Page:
It has been widely shown by research over the past forty years that young children are gifted with a psychic nature peculiar to them, and this, inevitably, points a new path for the educator, whoever he may be. It is something out of the ordinary; something not hitherto recognized, yet something which vitally concerns mankind.

Just as men in the past have trodden the earth and tilled its surface without thought for the immense wealth hidden in its depth, so man of our day makes progress, in civilized life, hardly noticing the treasures that lie in the psychic world of infancy.

Dr. Alexis Carrel, in his famous book “L’Homme cet Inconnu”, wrote in 1935:

The period of infancy is undoubtedly the richest. It should be utilised by education in every possible and conceivable way. The waste of this period can never be compensated. Instead of ignoring the early days, it is our duty to cultivate them with the utmost care.

The greatness of human personality begins at the hour of birth or before, and therefore it becomes plain that education must begin at birth, as by the age of three the child has already laid down the foundations of his personality as a human being. So great are the conquest he has made that one may well say: the child of three is already a little man.

Psychologists have affirmed that if our own ability be compared with the child’s we should need many years of hard work to do what he does in his first three.

Dr. Silvana Montanaro writes:

young children are tireless and joyful workers, their pleasures and sense of achievement arise only from continouous exercising of their capacities and the amount of information they can store in thirty-six months has been compared to three high-grade university courses.

Today we can calculate the exact number of nerve cells in the human brain but we also know the most cultured and intelligent person uses only a tiny fraction of these cells. Unfortunately, we appear to be millionaires who lead paupers’ lives and it is obvious that this sad situation stems from lack of opportunity for children during their first years of life; because scientifically there is practically no limit to a child’s capacity for learning.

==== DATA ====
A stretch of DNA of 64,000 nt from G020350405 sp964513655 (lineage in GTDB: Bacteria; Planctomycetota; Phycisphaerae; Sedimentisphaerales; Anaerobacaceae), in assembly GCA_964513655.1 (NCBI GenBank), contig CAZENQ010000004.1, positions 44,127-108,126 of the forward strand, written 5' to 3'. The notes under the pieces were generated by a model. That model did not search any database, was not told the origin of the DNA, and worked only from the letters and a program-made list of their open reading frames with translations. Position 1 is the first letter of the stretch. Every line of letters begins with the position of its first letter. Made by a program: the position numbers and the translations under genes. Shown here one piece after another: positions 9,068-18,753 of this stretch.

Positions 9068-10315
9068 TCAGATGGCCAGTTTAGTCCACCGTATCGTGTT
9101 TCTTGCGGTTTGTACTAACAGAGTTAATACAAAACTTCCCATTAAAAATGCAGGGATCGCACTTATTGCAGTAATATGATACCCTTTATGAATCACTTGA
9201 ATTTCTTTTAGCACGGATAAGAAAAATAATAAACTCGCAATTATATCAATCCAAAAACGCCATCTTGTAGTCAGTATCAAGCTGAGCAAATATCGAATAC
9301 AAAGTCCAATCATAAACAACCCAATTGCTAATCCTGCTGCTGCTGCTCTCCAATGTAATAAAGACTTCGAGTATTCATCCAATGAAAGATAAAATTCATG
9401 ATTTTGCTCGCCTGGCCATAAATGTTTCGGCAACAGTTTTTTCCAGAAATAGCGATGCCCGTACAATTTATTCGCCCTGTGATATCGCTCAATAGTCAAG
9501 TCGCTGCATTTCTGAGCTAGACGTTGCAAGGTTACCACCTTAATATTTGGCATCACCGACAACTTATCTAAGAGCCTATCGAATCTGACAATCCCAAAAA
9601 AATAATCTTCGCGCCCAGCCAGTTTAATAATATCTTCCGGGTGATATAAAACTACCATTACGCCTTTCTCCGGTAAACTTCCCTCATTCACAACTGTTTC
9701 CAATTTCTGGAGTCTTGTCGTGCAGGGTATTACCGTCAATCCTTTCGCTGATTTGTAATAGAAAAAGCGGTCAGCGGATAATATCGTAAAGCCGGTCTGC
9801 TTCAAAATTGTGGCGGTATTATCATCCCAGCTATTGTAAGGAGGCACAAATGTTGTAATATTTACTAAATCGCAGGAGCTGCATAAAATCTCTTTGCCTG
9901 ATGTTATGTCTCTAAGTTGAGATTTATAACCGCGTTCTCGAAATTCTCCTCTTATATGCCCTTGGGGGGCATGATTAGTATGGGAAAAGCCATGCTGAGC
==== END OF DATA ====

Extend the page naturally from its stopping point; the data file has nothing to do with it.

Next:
It is necessary to remember our subject is «the learning abilities of the young child» – not what most people find it convenient to think are the learning abilities of the young child – nor what it is possible to implement in the most difficult places. Please allow children to show us what they are capable of, what their abilities are. If you do, you will probably be very pleasantly surprised.

I know difficulties many of you are experiencing, but do not be afraid if because of conditions you can only take the first step. It is still very necessary for you to have a vision of the vastness of what is before us, and this very vastness is something that should give us great encouragement. It is of the utmost importance to remember that it is only the babies who have the power to build the men of the future. It is too late for us, even for the youngest of you here present.

But it is essential that we open our minds to this vastness of the potential of man. It should be a pointer of man. It should be a pointer of hope for all of us in our work. Keeping in mind that the most fortunate are only using the fraction of their potential, let us look at the attainments of average three-year-olds, in those parts of the world where they have reasonable chances for fuller development.